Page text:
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They stood, noses quivering with excitement, waiting for the signal to take off.
No, it wasn’t opening day at Keeneland, but any throughbred would have been hard pressed to keep up with the dozens of squealing, laughing children who sprinted away eagerly in search of Easter eggs.
The hunt, which took place at First Baptist Church Saturday morning, began in the church’s cafeteria, where children happily colored Easter eggs, along with themselves.
“Look at this one,” exclaimed Lily Cornell, holding up a dripping egg that exactly matched the purple of her scarf.
Other children busily colored pictures with crayons, while still others contented themselves with watching, including Henry Swindler, who peeked out from under his Easter basket, which he chose to wear on his head.
Spirited though they were, children’s minister Susan Bowles finally got them to settle down enough to listen to the Easter story.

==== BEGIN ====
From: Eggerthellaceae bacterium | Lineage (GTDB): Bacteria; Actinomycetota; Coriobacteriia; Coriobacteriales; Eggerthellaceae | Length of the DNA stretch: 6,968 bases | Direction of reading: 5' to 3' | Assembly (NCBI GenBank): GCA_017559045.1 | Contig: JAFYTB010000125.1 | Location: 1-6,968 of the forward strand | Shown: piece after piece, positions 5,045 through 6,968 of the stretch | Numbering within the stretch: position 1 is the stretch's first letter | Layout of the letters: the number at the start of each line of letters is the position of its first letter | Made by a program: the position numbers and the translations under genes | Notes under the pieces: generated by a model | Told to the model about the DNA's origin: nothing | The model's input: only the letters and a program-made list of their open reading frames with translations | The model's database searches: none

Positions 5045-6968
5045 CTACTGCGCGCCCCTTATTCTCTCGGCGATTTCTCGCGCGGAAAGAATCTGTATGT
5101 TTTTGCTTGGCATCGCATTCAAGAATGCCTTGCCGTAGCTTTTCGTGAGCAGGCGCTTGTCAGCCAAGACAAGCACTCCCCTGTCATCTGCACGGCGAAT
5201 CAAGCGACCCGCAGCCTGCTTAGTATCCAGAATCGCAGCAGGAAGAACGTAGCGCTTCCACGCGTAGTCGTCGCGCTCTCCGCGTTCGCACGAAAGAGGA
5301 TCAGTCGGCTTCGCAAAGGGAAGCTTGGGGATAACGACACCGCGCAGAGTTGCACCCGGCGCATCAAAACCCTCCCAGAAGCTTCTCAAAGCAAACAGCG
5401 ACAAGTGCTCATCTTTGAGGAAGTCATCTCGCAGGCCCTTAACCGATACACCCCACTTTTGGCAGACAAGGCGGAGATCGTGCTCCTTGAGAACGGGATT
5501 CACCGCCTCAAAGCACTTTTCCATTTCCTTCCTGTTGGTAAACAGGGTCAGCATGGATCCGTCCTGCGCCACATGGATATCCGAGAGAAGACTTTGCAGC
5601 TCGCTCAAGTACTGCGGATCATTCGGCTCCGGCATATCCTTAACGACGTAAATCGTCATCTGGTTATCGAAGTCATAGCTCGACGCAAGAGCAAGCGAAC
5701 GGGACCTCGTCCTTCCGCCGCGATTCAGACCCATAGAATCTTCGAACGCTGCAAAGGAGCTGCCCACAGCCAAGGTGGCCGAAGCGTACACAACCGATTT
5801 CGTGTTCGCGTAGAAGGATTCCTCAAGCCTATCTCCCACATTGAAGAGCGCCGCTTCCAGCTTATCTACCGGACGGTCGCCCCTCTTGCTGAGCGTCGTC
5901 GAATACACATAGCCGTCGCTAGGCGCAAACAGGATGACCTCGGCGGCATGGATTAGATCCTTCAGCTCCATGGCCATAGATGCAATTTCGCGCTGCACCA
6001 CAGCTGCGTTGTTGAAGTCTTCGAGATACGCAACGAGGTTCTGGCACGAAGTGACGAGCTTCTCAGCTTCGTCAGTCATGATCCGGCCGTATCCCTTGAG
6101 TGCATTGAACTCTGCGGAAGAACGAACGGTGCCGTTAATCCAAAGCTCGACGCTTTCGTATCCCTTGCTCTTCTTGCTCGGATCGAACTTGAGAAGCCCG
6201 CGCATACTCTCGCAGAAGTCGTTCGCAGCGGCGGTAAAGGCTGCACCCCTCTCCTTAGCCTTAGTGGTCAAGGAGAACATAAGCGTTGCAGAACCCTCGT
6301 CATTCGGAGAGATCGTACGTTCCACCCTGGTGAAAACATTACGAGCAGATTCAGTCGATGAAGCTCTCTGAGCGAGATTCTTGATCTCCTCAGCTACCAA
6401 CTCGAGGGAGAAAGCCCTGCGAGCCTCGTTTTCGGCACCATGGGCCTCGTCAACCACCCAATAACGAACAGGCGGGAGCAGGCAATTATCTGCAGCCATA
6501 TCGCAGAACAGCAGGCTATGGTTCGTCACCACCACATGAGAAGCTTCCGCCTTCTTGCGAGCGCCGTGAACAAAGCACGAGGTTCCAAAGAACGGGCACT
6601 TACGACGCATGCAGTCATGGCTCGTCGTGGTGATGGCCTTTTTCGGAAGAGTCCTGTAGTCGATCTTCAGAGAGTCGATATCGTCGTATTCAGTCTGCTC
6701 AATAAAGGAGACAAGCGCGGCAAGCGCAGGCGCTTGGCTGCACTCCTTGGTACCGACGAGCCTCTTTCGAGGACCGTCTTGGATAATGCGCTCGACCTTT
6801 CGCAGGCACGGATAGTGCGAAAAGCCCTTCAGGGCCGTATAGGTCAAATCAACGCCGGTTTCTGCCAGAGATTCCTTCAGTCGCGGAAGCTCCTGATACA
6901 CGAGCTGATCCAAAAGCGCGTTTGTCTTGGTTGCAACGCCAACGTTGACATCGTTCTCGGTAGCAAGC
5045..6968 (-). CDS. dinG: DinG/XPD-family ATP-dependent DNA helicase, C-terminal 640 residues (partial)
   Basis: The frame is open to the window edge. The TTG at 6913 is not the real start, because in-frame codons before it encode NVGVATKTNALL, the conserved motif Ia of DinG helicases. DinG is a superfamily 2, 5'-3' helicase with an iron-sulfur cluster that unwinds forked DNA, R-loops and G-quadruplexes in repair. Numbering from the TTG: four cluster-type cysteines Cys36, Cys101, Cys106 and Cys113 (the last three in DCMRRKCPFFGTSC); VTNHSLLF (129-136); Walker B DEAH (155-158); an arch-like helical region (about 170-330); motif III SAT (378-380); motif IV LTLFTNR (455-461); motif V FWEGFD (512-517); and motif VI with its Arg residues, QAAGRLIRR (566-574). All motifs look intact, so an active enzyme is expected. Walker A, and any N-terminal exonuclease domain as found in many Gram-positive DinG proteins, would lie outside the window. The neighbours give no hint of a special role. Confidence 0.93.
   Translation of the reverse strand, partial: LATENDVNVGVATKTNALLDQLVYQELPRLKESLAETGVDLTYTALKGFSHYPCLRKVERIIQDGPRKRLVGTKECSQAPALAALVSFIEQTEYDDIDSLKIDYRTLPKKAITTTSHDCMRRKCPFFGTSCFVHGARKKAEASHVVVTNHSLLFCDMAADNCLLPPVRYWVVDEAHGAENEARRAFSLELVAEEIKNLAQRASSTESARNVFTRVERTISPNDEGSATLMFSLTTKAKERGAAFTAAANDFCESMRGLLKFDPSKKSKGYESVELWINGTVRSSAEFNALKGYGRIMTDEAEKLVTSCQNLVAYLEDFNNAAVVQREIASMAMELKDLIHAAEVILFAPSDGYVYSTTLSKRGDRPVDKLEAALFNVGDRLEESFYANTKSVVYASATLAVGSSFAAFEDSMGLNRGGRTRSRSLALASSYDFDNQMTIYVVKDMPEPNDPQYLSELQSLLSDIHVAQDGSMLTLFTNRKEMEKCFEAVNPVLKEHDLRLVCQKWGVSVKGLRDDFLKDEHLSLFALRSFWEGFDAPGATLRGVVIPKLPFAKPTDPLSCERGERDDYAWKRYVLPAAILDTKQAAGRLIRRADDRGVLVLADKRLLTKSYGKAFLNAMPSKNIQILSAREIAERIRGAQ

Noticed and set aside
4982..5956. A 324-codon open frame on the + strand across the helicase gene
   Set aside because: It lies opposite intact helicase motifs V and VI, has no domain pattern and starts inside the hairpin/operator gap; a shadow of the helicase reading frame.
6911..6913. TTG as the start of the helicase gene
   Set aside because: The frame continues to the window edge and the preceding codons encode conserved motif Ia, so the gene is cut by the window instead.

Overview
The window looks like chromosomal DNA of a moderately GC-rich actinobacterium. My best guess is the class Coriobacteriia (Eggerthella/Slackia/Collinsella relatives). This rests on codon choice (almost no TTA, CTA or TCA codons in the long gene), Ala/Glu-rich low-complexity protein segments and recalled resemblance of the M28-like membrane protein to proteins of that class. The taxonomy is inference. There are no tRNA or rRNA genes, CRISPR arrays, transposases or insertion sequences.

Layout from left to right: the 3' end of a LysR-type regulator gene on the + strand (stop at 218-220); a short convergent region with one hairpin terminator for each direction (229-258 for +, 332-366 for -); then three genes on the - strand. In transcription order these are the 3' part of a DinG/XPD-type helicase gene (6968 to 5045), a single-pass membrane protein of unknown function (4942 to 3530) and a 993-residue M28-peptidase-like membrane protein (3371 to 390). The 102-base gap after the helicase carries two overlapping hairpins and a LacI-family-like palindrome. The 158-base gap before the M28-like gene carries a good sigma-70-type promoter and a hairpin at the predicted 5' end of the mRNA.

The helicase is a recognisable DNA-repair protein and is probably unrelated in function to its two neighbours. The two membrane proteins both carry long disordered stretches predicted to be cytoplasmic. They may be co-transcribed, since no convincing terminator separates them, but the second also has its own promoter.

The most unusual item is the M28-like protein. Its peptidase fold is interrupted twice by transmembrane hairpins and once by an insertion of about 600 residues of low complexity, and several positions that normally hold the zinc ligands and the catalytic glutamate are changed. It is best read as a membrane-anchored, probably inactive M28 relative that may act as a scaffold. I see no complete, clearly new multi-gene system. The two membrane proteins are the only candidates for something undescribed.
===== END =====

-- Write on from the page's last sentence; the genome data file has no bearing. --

“Colored eggs and treats are fun, and God wants us to have fun, but He also wants us to remember the true meaning of Easter,” she told the wide-eyed group of youngsters gathered around her.
Bowles went on to tell the group, which also included quite a few adults, the story of the Resurrection.
“Jesus died on the cross for us so that whoever believes in Him can live in heaven forever; isn’t that a cool promise?” she said.
After that, the children were treated to the highlight of their day—the Easter Egg Hunt on the church lawn.
Although they were more stationary, the adults were nearly as excited as the children, urging them on and recording the event on everything from video cameras to cell phones.
Justifiably so, because one day, those images will be treasured mementos of a time that will never be forgotten.